After lengthy study, Sentencing Commission assesses guideline impact

Congress enacted the Sentencing Reform Act in 1984, which in turn created the United States Sentencing Commission (USSC). In 1987, work done in that agency resulted in the nation’s first federal sentencing guidelines for felonies and serious (Class A) misdemeanors.

One prominent and quickly observed byproduct of the system, as noted by a diverse group of critics across the country, was its inconsistency in application, with defendants in differing jurisdictions facing similar criminal charges routinely receiving highly disparate sentences. Additionally, the guidelines were deemed problematic by defense attorneys, a number of judges and even some prosecutors for the long and harsh sentences they imposed on even low-level and non-violent offenders, such as those charged with minor drug crimes.

In its 2005 United States v. Booker decision, the United States Supreme Court rendered the sentencing guidelines advisory. After years of close study both prior to and in the wake of that change, the USCC has now submitted a report to Congress that evaluates the guidelines system in light of the Court’s ruling.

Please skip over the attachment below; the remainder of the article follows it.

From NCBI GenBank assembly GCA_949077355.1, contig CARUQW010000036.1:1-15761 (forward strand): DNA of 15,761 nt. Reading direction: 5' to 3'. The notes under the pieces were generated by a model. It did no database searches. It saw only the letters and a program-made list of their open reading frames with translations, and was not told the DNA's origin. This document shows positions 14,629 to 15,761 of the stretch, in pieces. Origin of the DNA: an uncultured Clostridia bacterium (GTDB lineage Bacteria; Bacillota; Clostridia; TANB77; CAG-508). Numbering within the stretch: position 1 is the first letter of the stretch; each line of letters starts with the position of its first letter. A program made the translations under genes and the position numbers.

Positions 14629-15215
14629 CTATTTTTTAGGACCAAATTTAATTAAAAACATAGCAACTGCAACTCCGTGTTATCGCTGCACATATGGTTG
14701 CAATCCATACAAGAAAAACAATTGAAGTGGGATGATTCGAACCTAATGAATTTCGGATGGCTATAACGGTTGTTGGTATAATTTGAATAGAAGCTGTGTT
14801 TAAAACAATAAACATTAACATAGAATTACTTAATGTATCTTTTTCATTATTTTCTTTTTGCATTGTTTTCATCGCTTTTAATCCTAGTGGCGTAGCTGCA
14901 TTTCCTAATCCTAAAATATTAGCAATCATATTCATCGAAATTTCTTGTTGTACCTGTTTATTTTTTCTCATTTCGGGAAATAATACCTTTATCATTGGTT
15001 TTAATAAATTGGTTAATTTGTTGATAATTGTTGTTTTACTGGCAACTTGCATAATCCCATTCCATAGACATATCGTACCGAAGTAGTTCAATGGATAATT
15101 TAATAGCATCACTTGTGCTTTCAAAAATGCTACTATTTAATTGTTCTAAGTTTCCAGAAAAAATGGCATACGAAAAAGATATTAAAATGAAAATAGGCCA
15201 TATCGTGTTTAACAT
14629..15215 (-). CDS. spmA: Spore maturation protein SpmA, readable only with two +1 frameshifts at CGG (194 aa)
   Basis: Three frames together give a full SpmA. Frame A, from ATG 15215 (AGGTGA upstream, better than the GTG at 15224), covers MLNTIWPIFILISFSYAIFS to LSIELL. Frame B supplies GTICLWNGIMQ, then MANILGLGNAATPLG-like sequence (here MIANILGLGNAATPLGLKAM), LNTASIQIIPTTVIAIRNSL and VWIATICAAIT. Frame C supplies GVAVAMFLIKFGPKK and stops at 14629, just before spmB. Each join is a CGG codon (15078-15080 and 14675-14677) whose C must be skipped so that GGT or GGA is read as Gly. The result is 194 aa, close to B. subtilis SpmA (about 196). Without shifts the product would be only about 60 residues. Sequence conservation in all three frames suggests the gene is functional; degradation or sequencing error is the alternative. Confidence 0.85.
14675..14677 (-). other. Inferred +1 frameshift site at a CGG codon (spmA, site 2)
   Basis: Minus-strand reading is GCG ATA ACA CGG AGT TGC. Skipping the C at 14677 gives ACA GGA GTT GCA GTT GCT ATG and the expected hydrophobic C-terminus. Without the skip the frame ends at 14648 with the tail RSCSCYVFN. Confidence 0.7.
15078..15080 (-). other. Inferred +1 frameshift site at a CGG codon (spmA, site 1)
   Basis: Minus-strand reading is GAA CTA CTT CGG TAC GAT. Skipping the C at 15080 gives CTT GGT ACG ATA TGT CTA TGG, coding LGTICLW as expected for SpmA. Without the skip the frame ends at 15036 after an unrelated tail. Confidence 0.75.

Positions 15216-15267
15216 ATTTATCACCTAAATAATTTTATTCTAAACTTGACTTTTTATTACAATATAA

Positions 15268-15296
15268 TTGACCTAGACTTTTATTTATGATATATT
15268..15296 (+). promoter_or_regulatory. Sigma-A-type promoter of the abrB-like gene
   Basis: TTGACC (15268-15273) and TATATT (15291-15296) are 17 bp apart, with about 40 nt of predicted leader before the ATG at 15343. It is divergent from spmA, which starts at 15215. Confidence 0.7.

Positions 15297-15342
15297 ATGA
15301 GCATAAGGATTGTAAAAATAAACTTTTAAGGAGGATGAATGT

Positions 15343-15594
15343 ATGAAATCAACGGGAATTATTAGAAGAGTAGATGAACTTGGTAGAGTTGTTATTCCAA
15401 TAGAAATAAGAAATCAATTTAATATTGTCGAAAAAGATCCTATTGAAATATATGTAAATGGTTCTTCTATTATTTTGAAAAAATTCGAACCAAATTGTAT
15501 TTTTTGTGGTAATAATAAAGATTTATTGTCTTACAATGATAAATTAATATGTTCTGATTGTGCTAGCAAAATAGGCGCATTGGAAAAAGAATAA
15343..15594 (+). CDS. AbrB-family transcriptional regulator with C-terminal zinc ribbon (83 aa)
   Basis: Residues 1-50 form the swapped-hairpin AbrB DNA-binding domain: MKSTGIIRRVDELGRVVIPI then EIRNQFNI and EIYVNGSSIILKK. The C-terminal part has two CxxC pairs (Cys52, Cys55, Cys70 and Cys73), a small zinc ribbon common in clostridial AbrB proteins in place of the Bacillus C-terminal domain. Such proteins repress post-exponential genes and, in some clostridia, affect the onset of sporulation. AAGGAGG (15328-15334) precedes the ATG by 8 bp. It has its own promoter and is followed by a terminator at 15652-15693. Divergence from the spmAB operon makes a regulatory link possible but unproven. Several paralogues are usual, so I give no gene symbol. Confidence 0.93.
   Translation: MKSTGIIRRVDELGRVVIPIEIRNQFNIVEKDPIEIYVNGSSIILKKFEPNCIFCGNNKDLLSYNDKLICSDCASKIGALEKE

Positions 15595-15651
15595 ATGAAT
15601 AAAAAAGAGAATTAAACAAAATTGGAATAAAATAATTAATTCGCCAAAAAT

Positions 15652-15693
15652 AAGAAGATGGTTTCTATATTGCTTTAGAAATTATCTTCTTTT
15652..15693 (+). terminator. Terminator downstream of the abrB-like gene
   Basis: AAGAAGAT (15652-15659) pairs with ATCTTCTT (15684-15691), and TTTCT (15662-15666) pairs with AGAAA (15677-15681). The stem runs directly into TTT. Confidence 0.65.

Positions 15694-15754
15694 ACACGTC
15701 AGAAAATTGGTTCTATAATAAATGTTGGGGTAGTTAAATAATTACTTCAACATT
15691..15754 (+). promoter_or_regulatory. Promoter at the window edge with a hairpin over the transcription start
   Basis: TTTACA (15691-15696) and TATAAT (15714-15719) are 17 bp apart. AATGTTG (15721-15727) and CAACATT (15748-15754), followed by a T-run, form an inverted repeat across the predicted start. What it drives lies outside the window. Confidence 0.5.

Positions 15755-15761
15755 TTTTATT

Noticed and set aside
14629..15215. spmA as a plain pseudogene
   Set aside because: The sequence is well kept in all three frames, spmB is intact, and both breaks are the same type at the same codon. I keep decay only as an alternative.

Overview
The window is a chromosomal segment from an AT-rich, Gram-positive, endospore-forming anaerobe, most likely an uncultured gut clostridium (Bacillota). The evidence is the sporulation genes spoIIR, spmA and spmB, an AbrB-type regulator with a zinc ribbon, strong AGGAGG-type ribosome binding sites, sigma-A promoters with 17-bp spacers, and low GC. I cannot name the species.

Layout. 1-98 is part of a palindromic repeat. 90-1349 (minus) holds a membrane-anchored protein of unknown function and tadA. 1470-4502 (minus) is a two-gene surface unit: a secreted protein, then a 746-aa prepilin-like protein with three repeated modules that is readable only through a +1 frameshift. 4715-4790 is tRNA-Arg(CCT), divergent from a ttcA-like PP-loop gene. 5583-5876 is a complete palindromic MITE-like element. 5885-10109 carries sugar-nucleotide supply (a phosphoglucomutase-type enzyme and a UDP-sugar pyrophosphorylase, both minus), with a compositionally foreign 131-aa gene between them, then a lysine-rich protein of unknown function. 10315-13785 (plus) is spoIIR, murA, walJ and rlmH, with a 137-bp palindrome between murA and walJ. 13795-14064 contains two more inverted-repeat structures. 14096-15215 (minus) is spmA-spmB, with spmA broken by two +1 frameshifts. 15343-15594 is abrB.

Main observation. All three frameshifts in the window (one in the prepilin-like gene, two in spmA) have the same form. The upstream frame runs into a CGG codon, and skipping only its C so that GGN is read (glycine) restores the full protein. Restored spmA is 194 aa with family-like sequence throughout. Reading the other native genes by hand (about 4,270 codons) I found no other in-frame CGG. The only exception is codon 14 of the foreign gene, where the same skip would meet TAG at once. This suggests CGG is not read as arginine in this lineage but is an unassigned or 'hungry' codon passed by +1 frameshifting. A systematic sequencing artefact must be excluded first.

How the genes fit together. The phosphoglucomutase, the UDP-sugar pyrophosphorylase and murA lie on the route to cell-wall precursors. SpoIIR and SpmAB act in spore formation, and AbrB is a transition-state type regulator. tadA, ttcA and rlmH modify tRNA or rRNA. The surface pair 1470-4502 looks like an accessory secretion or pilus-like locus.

The Commission released a synopsis of its findings in a press release yesterday, with Judge Patti B. Saris, USCC Chair, noting that the guidelines continue to be “the essential starting point” for determining sentences. Saris noted that 80 percent of sentences handed down are within or below the guideline range.

In citing “troubling trends,” though, Saris notes “increased regional and demographic differences,” something that critics have always pointed out.

As one example, the study notes large differences in regional outcomes concerning the rates of below-range sentences handed down to defendants. In some areas, judges pronounce such sentences in less than one out of every 10 cases. In others, more than 40 percent of sentences are below the guideline range.

Moreover, a high degree of variation in sentencing outcomes imposed is even seen among judges in the same district.

There will likely be substantial comment forthcoming on the report. We will be sure to keep readers apprised of any material details or updates.

Source: Sentencing Law and Policy, “US Sentencing Commission releases new Booker report,”

Jan. 31, 2013